The serum ascites albumin gradient (SAAG, serum albumin concentration—ascitic fluid albumin concentration) is the best diagnostic measure for classification of ascites (Table 97-1).4 The SAAG is very specific and sensitive for distinguishing ascites due to portal hypertension (SAAG > 1.1 g/dL) from that occurring as a result of other pathogenetic mechanisms such as inflammation or peritoneal malignancy (SAAG ≤ 1.1 g/dL). Ideally, specimens should be obtained simultaneously. In the past, ascites was classified as being an exudate (protein concentration ≥ 2.5 g/dL) or a transudate (protein concentration < 2.5 g/dL), but this classification scheme is no longer used because of its poor sensitivity and specificity.5 The total protein level may provide additional clues about diagnosis when used with the SAAG; that is, high SAAG and high protein concentration is seen in most cases of ascites due to hepatic congestion, whereas low serum ascites albumin gradient and high protein concentration characterizes malignant ascites. The terms high albumin gradient and low albumin gradient should replace the terms transudate and exudate in the description of ascites.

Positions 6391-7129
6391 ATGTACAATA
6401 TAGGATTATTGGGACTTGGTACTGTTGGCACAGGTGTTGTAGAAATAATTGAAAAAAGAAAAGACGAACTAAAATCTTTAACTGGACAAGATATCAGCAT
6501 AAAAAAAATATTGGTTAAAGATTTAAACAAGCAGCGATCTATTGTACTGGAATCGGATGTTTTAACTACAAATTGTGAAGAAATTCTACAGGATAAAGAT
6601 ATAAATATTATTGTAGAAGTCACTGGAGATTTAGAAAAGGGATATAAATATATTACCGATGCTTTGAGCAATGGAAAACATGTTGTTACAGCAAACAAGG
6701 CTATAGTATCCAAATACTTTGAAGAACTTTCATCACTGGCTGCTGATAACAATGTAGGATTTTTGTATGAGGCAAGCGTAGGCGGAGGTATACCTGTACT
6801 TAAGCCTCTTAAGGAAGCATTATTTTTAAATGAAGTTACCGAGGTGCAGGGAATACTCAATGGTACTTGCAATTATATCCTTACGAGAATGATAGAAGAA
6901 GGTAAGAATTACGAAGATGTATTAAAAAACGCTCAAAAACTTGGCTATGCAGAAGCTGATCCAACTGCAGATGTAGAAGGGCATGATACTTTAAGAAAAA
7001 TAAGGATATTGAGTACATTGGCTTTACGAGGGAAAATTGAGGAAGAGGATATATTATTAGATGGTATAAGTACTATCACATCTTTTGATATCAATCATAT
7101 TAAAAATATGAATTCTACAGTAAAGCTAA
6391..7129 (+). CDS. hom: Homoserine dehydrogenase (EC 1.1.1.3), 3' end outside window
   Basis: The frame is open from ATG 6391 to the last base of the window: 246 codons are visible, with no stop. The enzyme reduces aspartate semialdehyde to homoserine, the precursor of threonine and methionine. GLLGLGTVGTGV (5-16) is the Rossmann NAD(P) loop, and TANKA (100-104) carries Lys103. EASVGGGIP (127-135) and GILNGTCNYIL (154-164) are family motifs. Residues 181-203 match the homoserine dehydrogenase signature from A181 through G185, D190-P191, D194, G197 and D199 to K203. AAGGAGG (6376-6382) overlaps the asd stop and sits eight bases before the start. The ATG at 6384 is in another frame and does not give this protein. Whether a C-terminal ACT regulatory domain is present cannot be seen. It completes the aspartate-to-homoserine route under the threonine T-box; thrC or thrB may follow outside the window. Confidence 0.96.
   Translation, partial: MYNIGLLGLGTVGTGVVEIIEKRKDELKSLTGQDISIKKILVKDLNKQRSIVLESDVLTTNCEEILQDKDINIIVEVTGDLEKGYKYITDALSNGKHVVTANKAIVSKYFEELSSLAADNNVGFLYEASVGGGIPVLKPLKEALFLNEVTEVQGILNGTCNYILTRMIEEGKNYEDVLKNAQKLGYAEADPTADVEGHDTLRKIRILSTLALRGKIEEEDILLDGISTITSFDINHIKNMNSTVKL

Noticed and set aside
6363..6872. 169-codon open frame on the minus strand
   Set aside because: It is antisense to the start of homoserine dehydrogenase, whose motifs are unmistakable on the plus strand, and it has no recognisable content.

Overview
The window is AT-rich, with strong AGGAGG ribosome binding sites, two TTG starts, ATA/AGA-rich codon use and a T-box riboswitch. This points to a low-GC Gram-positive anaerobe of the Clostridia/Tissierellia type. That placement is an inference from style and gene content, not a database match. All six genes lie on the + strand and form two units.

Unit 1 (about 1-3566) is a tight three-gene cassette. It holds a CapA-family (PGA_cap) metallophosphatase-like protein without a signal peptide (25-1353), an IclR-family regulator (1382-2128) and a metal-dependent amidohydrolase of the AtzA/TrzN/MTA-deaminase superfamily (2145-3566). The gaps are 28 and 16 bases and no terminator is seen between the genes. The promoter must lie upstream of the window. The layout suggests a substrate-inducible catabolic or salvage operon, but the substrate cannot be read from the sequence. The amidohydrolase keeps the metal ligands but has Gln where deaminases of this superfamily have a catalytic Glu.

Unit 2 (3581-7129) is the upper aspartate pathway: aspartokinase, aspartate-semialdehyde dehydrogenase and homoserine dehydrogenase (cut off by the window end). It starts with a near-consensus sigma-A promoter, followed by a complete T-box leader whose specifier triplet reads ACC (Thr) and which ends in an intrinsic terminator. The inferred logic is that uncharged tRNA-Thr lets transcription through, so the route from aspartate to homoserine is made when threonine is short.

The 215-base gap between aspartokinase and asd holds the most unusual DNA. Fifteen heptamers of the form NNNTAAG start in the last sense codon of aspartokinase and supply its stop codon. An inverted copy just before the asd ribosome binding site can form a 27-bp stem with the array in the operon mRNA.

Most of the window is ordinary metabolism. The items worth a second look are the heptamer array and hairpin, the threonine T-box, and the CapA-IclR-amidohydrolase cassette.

TABLE 97-1 Causes of Ascites Based on Normal or Diseased Peritoneum and Serum-to-Ascites Albumin Gradient (SAAG)

Normal Peritoneum
Portal Hypertension (SAAG > 1.1 g/dL) Hypoalbuminemia (SAAG < 1.1 g/dL)
Hepatic congestion Nephrotic syndrome
Congestive heart failure Protein-losing enteropathy
Constrictive pericarditis Severe malnutrition with anasarca
Tricuspid insufficiency  
Budd-Chiari syndrome  
Liver disease Miscellaneous Conditions (SAAG < 1.1 g/dL)
Cirrhosis Chylous ascites
Alcoholic hepatitis Pancreatic ascites
Fulminant hepatic failure Bile ascites
Massive hepatic metastases Nephrogenic ascites
  Urine ascites
  Ovarian disease
Diseased Peritoneum (SAAG < 1.1 g/dL)
Infections Other Rare Conditions
Bacterial peritonitis Familial Mediterranean fever
Tuberculous peritonitis Vasculitis
Fungal peritonitis Granulomatous peritonitis
HIV-associated peritonitis Eosinophilic peritonitis
Malignant Conditions  
Peritoneal carcinomatosis